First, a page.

Leslie and I spent much of last week up on Mount Rainier. On Saturday we took Ted and Leslie’s friend Hao

Hao and Leslie

who’s visiting from Shanghai to Sunrise because it’s undoubtably the most spectacular spot in Western Washington.

We were rewarded with a bright, sunny, surprisingly hot, day on the mountain.

Mount Rainier

The Indian Paintbrush,

Indian Paintbrush



along with many other flowers covered the meadows, even outnumbering the visitors.

Apparently in Hao’s honor we were greeted by local residents, like this Hoary Marmot.

Hoary Marmot

We ended up making the full loop around the mountain, even managing a stop at one of Leslie’s favorite viewpoints, Box Canyon,

 Box Canyon

before ending our day at the Wild Berry Restaurant in Ashford.

Beautiful weather, stunning views, strenuous exercise, great food, and good company. Days don’t get any better than this.

Walking Mt. Rainier

I don’t know anyone who lives in Western Washington who doesn’t love the sight of Mt. Rainier. You always enjoy seeing the mountain, even in your car. You get out of your car to experience the subtle beauty of wildflowers that carpet the mountainside as you climb up beyond the visitor’s center.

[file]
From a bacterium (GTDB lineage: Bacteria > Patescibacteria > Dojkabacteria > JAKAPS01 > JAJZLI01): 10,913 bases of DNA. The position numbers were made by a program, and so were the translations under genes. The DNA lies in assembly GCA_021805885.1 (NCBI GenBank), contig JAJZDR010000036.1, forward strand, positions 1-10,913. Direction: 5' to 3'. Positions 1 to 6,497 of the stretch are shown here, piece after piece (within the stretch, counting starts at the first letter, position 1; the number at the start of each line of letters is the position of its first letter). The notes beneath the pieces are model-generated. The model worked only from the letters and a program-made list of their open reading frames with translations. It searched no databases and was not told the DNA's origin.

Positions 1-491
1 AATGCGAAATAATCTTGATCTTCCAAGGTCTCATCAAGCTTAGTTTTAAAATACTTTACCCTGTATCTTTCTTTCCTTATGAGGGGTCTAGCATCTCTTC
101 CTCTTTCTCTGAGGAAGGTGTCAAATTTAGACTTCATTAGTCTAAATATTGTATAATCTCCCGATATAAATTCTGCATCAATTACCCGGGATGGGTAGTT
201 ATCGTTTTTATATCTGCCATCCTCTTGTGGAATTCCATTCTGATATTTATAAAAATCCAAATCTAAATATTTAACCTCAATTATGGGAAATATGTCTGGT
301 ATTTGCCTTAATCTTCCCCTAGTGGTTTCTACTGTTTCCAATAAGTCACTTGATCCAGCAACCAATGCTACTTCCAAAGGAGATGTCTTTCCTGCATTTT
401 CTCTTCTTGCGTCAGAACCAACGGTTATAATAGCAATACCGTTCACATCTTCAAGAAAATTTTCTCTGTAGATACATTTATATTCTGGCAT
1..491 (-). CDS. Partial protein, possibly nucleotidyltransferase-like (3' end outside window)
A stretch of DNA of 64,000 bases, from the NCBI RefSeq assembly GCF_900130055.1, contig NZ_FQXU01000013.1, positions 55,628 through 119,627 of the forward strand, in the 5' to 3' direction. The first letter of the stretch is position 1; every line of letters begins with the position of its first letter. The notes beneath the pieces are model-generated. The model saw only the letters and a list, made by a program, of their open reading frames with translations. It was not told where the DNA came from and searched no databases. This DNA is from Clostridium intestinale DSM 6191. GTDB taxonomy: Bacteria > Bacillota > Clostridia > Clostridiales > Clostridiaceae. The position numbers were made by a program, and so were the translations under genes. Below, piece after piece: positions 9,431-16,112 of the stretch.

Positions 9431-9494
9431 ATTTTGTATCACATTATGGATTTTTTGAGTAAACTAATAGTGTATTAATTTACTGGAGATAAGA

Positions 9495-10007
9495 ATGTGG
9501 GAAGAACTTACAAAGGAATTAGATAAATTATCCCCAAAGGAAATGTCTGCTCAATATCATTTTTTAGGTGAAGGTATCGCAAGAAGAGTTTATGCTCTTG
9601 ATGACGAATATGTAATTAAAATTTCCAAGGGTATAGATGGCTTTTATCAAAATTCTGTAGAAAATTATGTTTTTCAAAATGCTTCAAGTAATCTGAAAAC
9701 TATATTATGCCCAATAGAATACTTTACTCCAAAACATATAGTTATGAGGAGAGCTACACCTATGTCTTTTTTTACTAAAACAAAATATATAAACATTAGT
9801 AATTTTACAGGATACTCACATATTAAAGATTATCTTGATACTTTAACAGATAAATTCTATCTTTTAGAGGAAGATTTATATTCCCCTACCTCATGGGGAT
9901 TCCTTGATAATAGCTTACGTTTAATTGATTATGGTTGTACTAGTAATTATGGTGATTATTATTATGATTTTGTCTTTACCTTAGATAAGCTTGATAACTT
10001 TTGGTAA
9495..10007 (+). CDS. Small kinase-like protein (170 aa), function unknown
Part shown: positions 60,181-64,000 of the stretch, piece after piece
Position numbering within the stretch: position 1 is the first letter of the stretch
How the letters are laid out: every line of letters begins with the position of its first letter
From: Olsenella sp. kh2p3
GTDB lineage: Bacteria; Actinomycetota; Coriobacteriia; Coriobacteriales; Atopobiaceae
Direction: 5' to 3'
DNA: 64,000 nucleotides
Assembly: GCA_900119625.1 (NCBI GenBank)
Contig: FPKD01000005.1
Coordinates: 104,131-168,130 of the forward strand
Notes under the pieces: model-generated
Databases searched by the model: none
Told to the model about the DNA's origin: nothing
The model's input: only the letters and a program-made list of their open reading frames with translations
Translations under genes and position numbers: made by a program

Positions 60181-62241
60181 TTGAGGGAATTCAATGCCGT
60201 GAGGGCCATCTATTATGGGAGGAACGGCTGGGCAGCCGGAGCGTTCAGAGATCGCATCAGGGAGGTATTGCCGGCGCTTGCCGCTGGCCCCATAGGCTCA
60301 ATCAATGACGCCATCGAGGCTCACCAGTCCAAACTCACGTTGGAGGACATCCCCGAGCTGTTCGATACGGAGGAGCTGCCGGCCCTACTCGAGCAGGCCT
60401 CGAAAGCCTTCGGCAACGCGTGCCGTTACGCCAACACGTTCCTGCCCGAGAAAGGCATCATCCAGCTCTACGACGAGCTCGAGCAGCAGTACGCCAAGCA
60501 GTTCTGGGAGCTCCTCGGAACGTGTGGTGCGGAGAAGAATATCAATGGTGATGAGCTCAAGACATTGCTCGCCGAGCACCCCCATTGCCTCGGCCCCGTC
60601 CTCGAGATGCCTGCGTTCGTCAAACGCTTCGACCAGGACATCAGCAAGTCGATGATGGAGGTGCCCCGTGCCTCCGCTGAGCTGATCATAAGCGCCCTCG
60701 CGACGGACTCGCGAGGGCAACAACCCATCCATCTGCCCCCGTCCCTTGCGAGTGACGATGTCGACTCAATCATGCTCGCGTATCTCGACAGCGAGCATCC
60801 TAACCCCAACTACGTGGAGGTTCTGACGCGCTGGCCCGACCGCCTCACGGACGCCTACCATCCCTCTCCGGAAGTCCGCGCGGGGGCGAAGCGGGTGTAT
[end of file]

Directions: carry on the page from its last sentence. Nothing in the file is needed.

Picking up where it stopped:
On the way down you stroll through fields of purple asters (though the climb UP is anything but a stroll 🙂

field of wild asters

You walk wayside trails to fully experience waterfalls crossed unnoticed on the highway.

waterfall on Mt. Rainier

You hike mile-long trails to discover creeks plunging down the mountainside, waterfalls hidden by old-growth forests.

Carter Falls